National anthems, as the name implies, are an expression of nationalism. Cultural nationalism is the belief that one’s own nation, or Volk, to use the nineteenth-century terminology, is unique and should be celebrated. Picture children in folk costumes dancing folk dances and singing folk tunes at a folk festival. A political nationalist believes that the most natural form of political organization is the nation-state. If you don’t have one, the true patriot must work to get one, either by breaking up a multi-national state or by unifying many states into one nation. Unification into a single nation-state was the dream of both German and Italian nationalists in the nineteenth century, and this process influenced the developments of both national anthems. Germany today, Italy to follow!
While Russia’s national anthem changed with every change of regime, the anthem of Germany has remained surprisingly constant. The national anthem of Germany is the Deutschlandlied (“Song of Germany”), also known, from its original opening words, as “Deutschland über alles.” First adopted in 1922, it remained as the German national anthem through the Weimar Republic, the Nazi era, postwar West Germany, and the post-cold war re-united Germany.
“Deutschland über alles” is a national anthem like the Marseillaise, but it originated as a royal anthem, and not for Germany. The tune was composed by Franz Josef Haydn in 1797 to celebrate the birthday of the Holy Roman Emperor Francis II. Haydn had visited London in 1794-95 (one of the trips for which the London Symphonies were written) and had been impressed by hearing “God Save the King.” Since in 1797 Austria was at war with revolutionary France, it seemed like a good time to have an Austrian equivalent to Britain’s anthem. Haydn’s composition was given lyrics by Lorenz Leopold Haschka and titled “Gott erhalte Franz den Kaiser,” or “God Save Emperor Francis”; it is also known as the Kaiserhymne. Haydn used the same melody again in one of my favorite string quartets, Opus 76 no. 3, now nicknamed the Emperor or Kaiser Quartet. The Kaiserhymne served as the anthem of the Austrian Empire until its dissolution in 1918.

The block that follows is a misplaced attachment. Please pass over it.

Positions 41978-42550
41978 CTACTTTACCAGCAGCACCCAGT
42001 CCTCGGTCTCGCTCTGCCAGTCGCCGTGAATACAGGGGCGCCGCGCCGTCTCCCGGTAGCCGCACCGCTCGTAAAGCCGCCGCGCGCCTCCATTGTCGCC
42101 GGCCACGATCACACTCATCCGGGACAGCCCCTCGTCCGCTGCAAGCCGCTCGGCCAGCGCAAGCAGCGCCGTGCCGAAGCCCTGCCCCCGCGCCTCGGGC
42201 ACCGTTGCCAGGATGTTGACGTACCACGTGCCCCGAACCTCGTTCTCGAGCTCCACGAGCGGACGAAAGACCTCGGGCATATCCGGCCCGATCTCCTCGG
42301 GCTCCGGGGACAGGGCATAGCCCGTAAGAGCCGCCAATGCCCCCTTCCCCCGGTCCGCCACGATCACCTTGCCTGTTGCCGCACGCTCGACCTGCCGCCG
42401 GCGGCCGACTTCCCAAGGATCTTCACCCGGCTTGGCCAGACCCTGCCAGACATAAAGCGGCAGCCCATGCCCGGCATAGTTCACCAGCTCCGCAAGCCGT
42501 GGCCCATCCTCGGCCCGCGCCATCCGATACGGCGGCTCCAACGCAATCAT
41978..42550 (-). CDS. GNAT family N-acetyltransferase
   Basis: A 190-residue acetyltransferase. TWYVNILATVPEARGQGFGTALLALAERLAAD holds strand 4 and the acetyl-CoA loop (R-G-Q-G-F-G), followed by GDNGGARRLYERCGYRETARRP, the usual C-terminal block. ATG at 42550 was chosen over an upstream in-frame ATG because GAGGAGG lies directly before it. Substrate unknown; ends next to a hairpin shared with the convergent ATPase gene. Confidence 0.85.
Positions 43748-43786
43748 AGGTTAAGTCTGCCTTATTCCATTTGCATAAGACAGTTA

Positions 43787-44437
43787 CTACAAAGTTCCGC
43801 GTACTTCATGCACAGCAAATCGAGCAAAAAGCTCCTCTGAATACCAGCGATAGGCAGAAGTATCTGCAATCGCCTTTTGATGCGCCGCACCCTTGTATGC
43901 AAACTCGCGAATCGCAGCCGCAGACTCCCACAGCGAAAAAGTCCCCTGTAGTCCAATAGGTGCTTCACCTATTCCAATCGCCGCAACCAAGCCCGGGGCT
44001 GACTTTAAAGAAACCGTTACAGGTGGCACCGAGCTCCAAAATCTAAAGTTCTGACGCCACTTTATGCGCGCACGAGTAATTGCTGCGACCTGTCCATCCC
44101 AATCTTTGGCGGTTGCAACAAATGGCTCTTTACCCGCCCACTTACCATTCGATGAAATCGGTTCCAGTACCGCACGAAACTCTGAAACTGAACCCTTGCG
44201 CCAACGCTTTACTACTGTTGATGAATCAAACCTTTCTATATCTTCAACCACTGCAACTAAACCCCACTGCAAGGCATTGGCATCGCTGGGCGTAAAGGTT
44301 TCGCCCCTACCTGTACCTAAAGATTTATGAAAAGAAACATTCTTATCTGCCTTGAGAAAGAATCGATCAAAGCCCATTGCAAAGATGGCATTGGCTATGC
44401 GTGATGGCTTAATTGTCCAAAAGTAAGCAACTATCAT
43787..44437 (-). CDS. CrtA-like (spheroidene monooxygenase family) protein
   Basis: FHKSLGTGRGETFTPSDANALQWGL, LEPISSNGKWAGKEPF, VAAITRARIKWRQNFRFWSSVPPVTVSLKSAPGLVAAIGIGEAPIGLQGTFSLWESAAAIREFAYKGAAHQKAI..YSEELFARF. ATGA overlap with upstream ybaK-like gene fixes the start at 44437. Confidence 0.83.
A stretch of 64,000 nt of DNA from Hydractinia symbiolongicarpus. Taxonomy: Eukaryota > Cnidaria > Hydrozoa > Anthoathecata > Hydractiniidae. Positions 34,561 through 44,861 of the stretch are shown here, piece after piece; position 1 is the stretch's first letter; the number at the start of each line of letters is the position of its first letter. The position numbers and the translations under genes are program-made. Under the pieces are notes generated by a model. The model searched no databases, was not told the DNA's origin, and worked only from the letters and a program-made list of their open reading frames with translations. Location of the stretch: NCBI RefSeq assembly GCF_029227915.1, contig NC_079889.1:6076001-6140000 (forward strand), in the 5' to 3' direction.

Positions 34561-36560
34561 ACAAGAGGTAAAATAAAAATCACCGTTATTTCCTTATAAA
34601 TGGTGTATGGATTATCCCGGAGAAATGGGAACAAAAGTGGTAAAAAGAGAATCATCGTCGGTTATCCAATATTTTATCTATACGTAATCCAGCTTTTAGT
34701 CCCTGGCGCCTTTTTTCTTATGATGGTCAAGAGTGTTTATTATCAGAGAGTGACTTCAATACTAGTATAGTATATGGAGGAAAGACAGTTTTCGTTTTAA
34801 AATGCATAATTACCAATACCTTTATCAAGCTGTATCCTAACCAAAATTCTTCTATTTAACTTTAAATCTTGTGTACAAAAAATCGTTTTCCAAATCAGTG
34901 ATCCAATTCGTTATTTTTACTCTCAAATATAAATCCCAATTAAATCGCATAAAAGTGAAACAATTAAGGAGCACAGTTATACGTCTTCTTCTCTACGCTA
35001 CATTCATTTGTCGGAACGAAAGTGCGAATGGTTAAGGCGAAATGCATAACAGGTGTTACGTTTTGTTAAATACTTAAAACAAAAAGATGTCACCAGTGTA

Meanwhile, a liberal German nationalist poet, August Heinrich von Fallersleben, wrote new words for Haydn’s tune to promote German unification. In this context, “Deutschland über alles” refers to placing a united Germany over its constituent parts, not necessarily over other nations. The new combination of Haydn’s music and Fallersleben’s words was sung by the liberal revolutionaries of 1848. But when Germany was finally unified in 1871 as an empire ruled by the Kaiser, the new government found the song to be too identified with liberal republicanism and instead chose a German version of, you guessed it, “God Save the Queen.”
When, like the Austrian Empire, the German Empire ceased to exist after World War I, its replacement, known as the Weimar Republic, chose the Deutschlandlied to reinforce its break with the recent imperial past and its connection to the earlier 19th-century liberal republicanism (liberal in the 19th-century sense and republican in its constitutional sense of a non-monarchical elected government).
When the Weimar Republic fell in its turn in 1933, the Nazis kept the anthem, but now the words “Deutschland über alles” took on a different meaning. The Nazis also paired the Deutschlandlied with the song of the Nazi party, the “Horst Wessel Song.” After World War II, the new West German government stuck with the Deutschlandlied, but without the problematic first verse, with its Nazi associations, or the second, which sounds like a sexist drinking song. West Germans sang only the third verse, which celebrates unity, justice, and freedom (Einigkeit und Recht und Freiheit). Although East Germany had its own anthem from 1949-1990, Auferstanden aus Ruinen (“Risen from the Ruins”), after 1991, the third verse of the Deutschlandlied was adopted by reunited Germany, emblematic of the dominant position of the former West Germany in the post-Cold War era.
Next: do you know the Italian national anthem?